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Old Time Farm Day takes visitors on trip to yesteryear

The eye-catching red of Farmall tractors stands out at Saturday’s event. Many Farmall tractor owners from across the state were in Greenville for a national convention planning meeting last weekend.

The eye-catching red of Farmall tractors stands out at Saturday’s event. Many Farmall tractor owners from across the state were in Greenville for a national convention planning meeting last weekend.

Young and old alike had the chance to experience plowing with horses, old-fashioned wagon rides, cake walks and “chawin’” on sugar cane on Saturday as Old Time Farm Day returned to Butler County.

With the loss of one of their most enthusiastic board members in an accident earlier this year, a special display in memory of Kyle Arnold greeted visitors as they stepped inside the gate.

Emcees Kyle Haynes and David Norrell of Q-94 Radio kept the tunes spinning and updated the hundreds of visitors on activities and raffles by non-profit organizations such as the Liberty Fire Department and the Butler County Humane Society.  Haynes and Norrell also managed to get some of the more nimble attendees to show off their moves during group dances, with one especially agile older gentleman earning a t-shirt from Haynes.

The ladies of the Avant Homemakers Club were in one corner of the pavilion, busy stitching on several quilting projects, while a volunteer sold raffle tickets on an intricate quilt in rich holiday colors now underway. The monies raised by the raffle of the quilt and the sale of baby blankets and other items on display go to scholarships for local students.

“Homemade” and “handmade” was the order of the day for many of the booths on Vendors’ Row, with everything from home-baked goods and home-canned preserves to local honey, blueberry salsa, wood crafts and hand-stitched children’s attire. Mary Croley, a regular at the event, had many of her whimsical paintings, along with craft items, on display.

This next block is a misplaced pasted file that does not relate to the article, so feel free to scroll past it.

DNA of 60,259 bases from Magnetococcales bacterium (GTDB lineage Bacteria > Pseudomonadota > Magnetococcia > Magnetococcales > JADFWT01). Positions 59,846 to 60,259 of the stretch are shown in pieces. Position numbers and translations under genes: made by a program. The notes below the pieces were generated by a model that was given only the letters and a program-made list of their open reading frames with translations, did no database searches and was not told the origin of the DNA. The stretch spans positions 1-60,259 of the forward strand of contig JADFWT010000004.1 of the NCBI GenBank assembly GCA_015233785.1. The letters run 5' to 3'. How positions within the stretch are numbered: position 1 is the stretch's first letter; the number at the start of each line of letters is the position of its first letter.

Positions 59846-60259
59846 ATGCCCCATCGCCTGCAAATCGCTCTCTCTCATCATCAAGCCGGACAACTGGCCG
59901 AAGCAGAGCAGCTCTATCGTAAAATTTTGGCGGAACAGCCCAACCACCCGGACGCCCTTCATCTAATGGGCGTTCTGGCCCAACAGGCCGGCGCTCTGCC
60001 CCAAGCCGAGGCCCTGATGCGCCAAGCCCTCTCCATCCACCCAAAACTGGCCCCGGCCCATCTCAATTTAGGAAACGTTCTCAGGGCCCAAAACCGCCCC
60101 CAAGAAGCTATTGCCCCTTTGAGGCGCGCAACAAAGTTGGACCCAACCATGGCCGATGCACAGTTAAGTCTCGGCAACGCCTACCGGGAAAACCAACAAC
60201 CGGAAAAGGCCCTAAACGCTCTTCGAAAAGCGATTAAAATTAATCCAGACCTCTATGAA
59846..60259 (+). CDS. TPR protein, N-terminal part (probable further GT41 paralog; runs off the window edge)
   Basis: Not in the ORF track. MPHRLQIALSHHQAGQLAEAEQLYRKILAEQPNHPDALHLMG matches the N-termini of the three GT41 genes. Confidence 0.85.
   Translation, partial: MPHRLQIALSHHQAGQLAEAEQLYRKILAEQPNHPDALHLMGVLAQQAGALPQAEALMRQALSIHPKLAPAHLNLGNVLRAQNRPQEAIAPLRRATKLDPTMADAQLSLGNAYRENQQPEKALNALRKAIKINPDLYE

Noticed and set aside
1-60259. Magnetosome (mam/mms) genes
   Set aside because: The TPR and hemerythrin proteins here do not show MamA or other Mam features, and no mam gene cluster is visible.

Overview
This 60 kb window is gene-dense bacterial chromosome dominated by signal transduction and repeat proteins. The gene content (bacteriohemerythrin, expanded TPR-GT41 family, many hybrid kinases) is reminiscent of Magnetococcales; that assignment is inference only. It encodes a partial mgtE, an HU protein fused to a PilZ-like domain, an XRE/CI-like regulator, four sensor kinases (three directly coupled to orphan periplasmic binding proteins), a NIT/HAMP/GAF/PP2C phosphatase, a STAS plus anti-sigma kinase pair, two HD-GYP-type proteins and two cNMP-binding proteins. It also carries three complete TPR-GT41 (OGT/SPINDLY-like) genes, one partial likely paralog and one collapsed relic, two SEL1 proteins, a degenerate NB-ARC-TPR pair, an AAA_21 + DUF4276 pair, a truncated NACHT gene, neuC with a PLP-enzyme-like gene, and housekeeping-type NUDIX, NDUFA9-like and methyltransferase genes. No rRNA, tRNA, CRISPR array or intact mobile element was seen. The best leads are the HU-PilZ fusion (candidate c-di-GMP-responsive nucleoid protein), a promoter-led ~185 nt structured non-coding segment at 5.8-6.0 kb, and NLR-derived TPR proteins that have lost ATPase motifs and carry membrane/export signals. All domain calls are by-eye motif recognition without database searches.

The younger set enjoyed climbing the giant haystack to zoom down the slide, pedaling pint-sized tractors and riding on the barrel mini-train. Few could resist the charms of the fuzzy and feathered babies found in the petting zoo.

A big draw for many in attendance was the old-fashioned saw mill, where visitors could watch a log being transformed into smooth planks, as well as the cane mill, where cane syrup “the way granddaddy used to make it” was produced.  Neil Faulkenberry, an OTFD favorite, also drew a great deal of interest with his blacksmith demonstrations.

There was plenty of red to be seen and not just the shade Crimson Tide fans wear. With Farmall tractor owners from across Alabama meeting at the OTFD site Saturday morning to plan for next year’s national convention in Montgomery, the tractor company’s signature color stood out on Tractor Row among the Fords, John Deeres and International Harvesters.

“I have noticed a lot of people from out of town here today,” said attendee Linda Morton. “I’ve talked to some people about the event from here and they’ve never been. I tell them they really need to come out and find out what it’s all about. I always enjoy it!”

Old Time Farm Days kicked off on Friday with School Day. Approximately 400 area students visited the site for some hands-on fun on the farm.